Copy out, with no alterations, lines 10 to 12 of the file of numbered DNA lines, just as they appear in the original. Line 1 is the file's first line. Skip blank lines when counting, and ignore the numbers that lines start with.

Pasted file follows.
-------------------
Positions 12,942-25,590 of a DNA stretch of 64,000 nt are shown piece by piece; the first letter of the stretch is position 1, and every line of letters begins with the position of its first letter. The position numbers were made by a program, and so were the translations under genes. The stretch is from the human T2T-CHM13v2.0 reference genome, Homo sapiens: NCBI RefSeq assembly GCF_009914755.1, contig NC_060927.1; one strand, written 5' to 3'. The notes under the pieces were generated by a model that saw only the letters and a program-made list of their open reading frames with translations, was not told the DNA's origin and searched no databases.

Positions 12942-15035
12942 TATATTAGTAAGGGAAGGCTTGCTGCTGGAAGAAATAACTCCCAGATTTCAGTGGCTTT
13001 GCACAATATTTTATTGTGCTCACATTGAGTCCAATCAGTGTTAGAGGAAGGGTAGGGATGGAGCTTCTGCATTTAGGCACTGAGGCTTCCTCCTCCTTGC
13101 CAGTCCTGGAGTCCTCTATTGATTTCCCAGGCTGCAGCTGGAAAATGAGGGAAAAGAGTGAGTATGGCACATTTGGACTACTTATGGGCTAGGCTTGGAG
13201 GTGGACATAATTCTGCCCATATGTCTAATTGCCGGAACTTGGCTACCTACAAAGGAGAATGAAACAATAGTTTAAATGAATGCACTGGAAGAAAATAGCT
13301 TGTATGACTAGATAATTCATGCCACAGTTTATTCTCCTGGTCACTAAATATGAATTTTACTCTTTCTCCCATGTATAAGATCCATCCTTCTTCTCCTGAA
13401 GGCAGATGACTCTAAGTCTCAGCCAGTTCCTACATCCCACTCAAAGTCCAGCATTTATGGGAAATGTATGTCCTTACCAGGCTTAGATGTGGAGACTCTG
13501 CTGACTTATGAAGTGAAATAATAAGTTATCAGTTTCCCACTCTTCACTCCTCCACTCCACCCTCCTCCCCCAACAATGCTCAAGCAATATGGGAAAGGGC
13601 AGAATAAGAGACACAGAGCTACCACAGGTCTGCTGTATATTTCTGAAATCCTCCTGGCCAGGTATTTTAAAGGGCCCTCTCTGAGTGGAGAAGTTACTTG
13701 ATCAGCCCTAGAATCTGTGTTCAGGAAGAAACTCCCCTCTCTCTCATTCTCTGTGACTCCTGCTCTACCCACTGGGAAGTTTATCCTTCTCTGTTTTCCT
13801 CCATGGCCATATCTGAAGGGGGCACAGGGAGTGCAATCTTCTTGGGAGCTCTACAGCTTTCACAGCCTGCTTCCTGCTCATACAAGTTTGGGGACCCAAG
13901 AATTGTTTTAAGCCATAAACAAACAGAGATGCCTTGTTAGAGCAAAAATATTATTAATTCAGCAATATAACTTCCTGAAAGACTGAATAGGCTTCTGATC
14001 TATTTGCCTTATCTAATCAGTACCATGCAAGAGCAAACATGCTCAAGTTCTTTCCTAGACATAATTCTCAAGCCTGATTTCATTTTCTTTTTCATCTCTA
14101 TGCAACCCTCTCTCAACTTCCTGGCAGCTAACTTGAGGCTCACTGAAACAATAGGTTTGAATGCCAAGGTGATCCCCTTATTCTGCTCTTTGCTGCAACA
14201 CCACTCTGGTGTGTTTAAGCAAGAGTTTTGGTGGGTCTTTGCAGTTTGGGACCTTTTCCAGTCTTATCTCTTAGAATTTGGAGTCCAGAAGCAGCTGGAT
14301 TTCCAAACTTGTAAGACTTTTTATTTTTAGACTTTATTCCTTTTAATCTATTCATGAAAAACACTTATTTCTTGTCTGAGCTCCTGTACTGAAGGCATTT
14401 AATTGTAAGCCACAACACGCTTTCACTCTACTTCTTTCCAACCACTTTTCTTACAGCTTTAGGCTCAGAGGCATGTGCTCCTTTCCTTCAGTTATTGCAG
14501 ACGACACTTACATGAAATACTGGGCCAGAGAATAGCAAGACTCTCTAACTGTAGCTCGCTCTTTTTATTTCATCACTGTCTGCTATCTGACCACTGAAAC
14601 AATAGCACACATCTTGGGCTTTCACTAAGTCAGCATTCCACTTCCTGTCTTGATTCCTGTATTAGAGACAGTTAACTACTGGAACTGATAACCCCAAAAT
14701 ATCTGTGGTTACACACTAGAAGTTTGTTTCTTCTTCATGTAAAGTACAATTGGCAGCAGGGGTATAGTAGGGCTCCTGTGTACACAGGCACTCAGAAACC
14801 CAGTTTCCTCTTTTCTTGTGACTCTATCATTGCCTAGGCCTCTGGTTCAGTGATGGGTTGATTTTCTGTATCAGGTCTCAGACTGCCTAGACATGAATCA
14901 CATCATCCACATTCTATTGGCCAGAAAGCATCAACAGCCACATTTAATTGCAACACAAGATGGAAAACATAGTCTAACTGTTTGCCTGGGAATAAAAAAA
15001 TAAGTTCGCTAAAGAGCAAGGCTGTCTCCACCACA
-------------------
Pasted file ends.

13601 AGAATAAGAGACACAGAGCTACCACAGGTCTGCTGTATATTTCTGAAATCCTCCTGGCCAGGTATTTTAAAGGGCCCTCTCTGAGTGGAGAAGTTACTTG
13701 ATCAGCCCTAGAATCTGTGTTCAGGAAGAAACTCCCCTCTCTCTCATTCTCTGTGACTCCTGCTCTACCCACTGGGAAGTTTATCCTTCTCTGTTTTCCT
13801 CCATGGCCATATCTGAAGGGGGCACAGGGAGTGCAATCTTCTTGGGAGCTCTACAGCTTTCACAGCCTGCTTCCTGCTCATACAAGTTTGGGGACCCAAG